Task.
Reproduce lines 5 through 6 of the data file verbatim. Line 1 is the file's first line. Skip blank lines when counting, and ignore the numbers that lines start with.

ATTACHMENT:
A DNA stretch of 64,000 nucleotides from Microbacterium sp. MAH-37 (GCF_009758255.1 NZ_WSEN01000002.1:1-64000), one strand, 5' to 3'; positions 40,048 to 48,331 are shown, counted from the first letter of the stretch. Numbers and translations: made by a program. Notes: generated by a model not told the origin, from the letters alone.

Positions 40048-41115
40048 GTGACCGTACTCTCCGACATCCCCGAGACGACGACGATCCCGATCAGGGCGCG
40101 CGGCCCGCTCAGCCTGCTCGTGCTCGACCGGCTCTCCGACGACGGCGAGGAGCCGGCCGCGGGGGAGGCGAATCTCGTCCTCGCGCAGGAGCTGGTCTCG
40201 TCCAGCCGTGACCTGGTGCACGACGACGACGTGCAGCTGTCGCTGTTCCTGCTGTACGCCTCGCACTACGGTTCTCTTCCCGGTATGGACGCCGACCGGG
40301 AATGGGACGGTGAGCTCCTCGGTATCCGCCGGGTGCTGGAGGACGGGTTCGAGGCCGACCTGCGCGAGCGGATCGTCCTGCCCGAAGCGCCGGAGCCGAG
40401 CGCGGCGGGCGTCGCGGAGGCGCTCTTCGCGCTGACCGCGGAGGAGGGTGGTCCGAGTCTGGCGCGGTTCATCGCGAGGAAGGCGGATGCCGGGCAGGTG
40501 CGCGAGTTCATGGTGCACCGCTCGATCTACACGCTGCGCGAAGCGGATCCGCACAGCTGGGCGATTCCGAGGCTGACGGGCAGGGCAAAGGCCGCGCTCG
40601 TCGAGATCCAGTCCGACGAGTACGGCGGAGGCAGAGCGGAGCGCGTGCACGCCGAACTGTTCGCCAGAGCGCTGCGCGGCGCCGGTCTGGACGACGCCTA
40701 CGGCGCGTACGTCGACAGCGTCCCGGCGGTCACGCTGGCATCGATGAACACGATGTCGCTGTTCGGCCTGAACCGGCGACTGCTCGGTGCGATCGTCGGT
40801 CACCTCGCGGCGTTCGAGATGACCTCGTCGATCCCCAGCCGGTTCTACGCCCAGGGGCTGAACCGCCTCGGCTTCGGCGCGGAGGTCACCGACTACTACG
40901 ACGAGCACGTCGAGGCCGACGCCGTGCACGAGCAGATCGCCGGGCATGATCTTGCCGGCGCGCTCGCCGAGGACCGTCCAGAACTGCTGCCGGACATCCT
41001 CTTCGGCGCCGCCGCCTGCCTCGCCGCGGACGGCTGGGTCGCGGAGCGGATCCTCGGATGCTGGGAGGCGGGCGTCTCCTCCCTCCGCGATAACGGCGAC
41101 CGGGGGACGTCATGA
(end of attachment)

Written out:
40201 TCCAGCCGTGACCTGGTGCACGACGACGACGTGCAGCTGTCGCTGTTCCTGCTGTACGCCTCGCACTACGGTTCTCTTCCCGGTATGGACGCCGACCGGG
40301 AATGGGACGGTGAGCTCCTCGGTATCCGCCGGGTGCTGGAGGACGGGTTCGAGGCCGACCTGCGCGAGCGGATCGTCCTGCCCGAAGCGCCGGAGCCGAG